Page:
He was given authority, glory and sovereign power; all peoples, nations and men of every language worshiped him. His dominion is an everlasting dominion that will not pass away, and his kingdom is one that will never be destroyed. (Dan 7:14)
We can see that the same strong language of destruction and melting heat of heaven and earth is not avoided in the New Testament text.
But the day of the Lord will come like a thief. The heavens will disappear with a roar; the elements will be destroyed by fire, and the earth and everything in it will be laid bare. (2Pet 3:10)
Why is it that when we look at a passage like the one above we want to switch over to a literal rendering of the “heaven and earth”? If we are honest, we have to admit that in the past God used such language to speak to a people or nation. So might there be a nation about which God is speaking in these passages of the New Testament as well?
Jerusalem was a constant focus of Jesus and of a promise of wrath in the New Testament and Old.
All of chapter 23 and 24 deal with the destruction of the City of Jerusalem.
In fact, one of the central themes of the Bible is the destruction of Jerusalem and the judgment against its leaders.
And so upon you will come all the righteous blood that has been shed on earth, from the blood of righteous Abel to the blood of Zechariah son of Berekiah, whom you murdered between the temple and the altar. I tell you the truth, all this will come upon this generation. (Matt 23:35)
Jesus points out that this specific generation of teachers of the Law and Pharisees would be guilty of all of the righteous blood that has been shed upon the earth. These specific Jews were to be judged and destroyed. Jesus goes into great detail in Chapter 24 of Matthew of the signs and events surrounding this Judgment against the Jews of Jerusalem. This Generation was to be punished. Again Jesus points out this to them. “I tell you the truth, this generation will certainly not pass away until all these things have happened.” (Matt 24:34)
Again we see the “heaven and earth” imagery showing up. This time we see that Jerusalem is called “heaven” as the messengers are sent through the city to call out the elect (Christians). If you believe that this particular passage is literal, you would have to think that the elect of God are called by an angel’s trumpet from heaven as well. You have to notice that these are called and gathered from one end of “heaven” to the other. (Matt 24:31)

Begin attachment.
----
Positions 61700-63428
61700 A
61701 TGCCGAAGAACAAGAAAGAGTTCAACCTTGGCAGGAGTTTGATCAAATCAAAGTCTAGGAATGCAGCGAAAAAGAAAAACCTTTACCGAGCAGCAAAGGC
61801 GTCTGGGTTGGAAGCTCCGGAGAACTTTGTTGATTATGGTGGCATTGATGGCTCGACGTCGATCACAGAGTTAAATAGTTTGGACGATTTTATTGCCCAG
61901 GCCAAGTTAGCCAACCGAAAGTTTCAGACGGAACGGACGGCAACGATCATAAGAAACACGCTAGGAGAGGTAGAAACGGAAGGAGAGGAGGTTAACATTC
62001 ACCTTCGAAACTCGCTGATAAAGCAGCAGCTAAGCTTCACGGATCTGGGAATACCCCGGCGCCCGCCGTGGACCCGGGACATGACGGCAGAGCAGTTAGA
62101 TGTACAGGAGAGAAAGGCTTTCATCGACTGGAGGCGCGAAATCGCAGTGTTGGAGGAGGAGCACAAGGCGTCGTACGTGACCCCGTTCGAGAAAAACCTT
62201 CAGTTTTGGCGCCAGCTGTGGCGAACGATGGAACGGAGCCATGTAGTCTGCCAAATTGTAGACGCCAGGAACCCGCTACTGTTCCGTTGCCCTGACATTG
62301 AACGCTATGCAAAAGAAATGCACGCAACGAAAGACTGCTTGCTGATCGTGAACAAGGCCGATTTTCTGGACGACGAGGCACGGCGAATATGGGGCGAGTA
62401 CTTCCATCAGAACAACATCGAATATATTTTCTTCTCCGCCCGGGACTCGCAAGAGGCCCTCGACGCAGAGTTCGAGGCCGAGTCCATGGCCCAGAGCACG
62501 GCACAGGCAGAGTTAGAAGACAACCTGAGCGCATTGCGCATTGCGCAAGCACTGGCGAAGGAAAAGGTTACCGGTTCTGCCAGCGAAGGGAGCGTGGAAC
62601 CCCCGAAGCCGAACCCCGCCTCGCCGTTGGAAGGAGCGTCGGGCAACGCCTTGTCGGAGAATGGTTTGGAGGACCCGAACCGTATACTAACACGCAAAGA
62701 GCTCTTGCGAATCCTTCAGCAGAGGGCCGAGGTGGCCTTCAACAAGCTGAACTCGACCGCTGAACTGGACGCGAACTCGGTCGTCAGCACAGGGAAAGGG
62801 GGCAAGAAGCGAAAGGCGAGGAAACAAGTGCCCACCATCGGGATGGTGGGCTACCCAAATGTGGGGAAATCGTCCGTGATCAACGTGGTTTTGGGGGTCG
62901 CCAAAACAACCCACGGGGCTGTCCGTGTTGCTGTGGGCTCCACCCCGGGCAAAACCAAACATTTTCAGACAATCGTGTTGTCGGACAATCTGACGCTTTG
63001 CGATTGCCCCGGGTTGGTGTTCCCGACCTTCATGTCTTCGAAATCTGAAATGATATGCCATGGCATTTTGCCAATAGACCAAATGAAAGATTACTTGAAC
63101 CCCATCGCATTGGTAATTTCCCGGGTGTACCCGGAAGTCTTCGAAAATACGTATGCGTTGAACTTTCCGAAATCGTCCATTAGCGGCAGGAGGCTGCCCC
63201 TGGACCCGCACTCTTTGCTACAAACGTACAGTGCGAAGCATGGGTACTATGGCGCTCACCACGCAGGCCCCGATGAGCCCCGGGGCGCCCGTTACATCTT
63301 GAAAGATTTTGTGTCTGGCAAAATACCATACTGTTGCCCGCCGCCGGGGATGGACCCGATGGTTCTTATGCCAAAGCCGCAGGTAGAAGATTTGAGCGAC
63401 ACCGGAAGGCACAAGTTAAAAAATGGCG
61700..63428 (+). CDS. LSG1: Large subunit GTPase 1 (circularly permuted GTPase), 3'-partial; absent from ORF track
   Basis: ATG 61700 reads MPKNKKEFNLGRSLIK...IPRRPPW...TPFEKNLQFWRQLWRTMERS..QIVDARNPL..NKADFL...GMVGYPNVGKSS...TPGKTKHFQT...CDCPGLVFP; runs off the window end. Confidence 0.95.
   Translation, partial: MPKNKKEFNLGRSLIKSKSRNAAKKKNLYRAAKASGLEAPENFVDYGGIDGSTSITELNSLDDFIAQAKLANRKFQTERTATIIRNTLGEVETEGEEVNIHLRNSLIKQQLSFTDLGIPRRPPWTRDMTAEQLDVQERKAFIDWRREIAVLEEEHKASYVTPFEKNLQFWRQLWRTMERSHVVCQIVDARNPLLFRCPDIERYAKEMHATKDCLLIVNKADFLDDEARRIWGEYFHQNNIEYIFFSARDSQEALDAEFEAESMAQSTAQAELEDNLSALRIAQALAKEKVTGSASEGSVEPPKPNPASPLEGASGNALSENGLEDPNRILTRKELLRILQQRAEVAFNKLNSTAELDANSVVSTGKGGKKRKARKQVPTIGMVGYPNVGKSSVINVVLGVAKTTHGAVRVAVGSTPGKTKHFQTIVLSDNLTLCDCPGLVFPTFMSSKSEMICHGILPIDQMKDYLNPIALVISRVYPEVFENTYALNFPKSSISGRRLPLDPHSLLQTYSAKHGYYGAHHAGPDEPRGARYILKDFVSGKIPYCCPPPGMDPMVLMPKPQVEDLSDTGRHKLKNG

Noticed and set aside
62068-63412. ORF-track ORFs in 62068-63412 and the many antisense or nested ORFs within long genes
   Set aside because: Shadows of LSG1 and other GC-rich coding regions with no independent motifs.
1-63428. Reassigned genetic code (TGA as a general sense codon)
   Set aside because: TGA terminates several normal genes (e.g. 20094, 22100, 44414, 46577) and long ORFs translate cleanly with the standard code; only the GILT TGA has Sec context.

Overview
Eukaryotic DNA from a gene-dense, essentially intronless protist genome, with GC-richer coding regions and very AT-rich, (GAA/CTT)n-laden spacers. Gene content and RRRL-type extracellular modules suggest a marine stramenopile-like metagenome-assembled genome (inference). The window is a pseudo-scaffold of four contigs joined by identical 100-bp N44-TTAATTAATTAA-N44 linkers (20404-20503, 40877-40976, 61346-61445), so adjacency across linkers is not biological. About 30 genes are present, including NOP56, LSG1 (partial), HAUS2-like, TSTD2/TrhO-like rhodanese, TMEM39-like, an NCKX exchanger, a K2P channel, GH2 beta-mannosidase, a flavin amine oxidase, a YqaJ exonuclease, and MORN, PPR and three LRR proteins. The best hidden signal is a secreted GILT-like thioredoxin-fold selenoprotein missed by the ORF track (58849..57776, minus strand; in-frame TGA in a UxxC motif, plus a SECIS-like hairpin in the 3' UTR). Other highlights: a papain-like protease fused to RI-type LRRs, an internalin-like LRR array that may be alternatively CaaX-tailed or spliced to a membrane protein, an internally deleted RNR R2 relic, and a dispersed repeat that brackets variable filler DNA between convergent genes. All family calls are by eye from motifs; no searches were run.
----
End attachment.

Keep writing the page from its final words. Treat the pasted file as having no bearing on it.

God’s Promise to the Literal Heaven and Earth
God has already made promises regarding heaven and Earth. Of course I am speaking of the literal ones not a specific nation or people. The Psalmist records for us this:
Praise the LORD. Praise the LORD from the heavens, praise him in the heights above. Praise him, all his angels, praise him, all his heavenly hosts. Praise him, sun and moon, praise him, all you shining stars. Praise him, you highest heavens and you waters above the skies. Let them praise the name of the LORD, for he commanded and they were created. He set them in place for ever and ever; he gave a decree that will never pass away. (Ps 148:1-6)
God has decreed that heaven will never pass away, yet we see how often in the past it has been destroyed. We must conclude then that when we see a prophecy that heaven will pass away, it must be referring to the destruction of a nation or people, usually the rulers of a people.
Again we can turn to the Psalms regarding promises of the physical earth.
He set the earth on its foundations; it can never be moved. (Ps 104:5)
He built his sanctuary like the heights, like the earth that he established forever. (Ps 78:69)
It seems that the earth is here to stay. It looks like as well that we must assume that if we see the earth is going to be destroyed, then God must be speaking of a figurative earth (one that represents a land or people of a nation).
It seems then, that there are plenty of passages illustrating that “heaven” doesn’t always mean a literal heaven, and that “earth” doesn’t always mean literal earth. While it is clear that sometimes the intent is actually physical, when we see a passage that speaks about the destruction of heaven and earth, we must conclude that this is not speaking of a physical heaven or earth but rather the destruction of a nation or people.
My sincere hope is that when we see ‘heaven and earth’ we will pause to examine and question if it is referring to a physical or figurative heaven and earth.